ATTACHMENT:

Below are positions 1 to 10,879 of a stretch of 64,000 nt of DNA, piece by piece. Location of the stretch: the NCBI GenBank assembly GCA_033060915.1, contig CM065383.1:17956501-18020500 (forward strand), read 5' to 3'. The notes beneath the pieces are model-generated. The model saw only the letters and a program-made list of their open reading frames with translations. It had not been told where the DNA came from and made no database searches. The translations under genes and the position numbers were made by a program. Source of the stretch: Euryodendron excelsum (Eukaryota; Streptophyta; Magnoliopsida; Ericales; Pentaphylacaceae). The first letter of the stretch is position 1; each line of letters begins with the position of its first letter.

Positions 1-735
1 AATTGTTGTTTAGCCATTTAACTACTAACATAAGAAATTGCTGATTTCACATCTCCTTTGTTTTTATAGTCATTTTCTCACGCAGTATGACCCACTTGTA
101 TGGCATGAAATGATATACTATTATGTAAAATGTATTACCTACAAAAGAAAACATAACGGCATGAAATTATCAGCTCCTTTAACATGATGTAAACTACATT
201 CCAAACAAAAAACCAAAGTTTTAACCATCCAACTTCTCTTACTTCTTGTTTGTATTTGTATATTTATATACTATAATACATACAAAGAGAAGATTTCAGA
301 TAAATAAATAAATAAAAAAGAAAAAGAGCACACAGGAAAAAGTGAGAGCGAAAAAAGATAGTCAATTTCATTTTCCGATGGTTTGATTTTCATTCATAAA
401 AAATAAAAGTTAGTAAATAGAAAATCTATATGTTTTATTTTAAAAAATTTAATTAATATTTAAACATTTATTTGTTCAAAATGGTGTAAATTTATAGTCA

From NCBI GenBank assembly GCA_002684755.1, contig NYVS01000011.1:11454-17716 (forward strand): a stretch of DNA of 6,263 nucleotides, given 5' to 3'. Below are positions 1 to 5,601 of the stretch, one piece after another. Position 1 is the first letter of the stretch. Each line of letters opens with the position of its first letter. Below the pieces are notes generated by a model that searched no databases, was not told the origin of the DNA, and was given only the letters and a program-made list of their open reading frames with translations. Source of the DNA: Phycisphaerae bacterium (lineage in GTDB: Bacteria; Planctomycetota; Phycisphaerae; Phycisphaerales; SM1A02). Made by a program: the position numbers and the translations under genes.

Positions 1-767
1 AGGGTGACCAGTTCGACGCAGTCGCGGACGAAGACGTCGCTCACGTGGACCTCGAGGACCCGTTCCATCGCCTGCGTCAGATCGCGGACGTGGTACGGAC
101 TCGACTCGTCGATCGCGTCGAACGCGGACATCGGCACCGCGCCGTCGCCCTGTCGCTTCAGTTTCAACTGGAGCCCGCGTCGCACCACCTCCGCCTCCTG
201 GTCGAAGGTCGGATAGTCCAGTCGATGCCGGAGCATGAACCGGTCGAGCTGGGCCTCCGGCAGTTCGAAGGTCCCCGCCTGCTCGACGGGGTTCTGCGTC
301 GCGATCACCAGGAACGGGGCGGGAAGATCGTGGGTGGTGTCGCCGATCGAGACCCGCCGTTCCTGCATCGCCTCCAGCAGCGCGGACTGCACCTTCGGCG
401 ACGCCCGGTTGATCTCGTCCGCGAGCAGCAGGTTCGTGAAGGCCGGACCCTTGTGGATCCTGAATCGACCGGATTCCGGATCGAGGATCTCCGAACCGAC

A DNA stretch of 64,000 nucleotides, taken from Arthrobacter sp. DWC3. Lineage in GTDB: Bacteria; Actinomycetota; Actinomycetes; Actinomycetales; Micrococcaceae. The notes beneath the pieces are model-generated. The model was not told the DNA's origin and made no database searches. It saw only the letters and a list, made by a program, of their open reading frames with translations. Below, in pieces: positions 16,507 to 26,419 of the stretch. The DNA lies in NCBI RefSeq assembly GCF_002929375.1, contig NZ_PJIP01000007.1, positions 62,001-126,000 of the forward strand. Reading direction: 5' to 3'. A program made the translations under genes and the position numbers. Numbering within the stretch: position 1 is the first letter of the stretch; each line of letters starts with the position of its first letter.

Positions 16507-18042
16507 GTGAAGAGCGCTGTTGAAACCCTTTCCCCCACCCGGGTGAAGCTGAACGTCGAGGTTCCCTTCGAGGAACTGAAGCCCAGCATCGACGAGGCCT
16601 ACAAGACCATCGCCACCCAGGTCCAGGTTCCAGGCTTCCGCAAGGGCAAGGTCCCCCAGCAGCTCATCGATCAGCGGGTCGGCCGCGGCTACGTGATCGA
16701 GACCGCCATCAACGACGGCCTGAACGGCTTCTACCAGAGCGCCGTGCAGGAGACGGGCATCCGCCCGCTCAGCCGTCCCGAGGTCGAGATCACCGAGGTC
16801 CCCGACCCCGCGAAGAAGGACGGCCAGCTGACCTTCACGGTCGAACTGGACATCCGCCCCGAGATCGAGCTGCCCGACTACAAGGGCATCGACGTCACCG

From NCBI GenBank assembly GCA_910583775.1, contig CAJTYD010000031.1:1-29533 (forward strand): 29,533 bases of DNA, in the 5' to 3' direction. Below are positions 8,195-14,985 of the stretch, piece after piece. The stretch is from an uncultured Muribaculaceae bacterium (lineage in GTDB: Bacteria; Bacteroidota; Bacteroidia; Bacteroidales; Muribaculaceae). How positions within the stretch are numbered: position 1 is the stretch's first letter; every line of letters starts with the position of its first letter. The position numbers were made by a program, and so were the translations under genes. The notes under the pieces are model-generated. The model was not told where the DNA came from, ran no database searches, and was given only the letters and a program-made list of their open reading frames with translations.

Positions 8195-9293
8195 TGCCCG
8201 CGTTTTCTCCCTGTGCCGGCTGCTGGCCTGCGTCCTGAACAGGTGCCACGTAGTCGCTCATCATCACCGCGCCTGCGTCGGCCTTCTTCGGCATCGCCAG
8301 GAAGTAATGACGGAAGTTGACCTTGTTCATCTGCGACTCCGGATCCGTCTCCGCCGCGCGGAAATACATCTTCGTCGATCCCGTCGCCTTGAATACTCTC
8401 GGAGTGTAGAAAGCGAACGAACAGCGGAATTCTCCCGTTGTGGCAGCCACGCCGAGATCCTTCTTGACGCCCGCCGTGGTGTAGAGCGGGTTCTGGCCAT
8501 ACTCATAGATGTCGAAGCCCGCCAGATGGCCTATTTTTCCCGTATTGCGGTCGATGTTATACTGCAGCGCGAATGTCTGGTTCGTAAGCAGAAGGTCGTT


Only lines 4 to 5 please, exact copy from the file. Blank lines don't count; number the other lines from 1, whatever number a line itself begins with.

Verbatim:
101 TGGCATGAAATGATATACTATTATGTAAAATGTATTACCTACAAAAGAAAACATAACGGCATGAAATTATCAGCTCCTTTAACATGATGTAAACTACATT
201 CCAAACAAAAAACCAAAGTTTTAACCATCCAACTTCTCTTACTTCTTGTTTGTATTTGTATATTTATATACTATAATACATACAAAGAGAAGATTTCAGA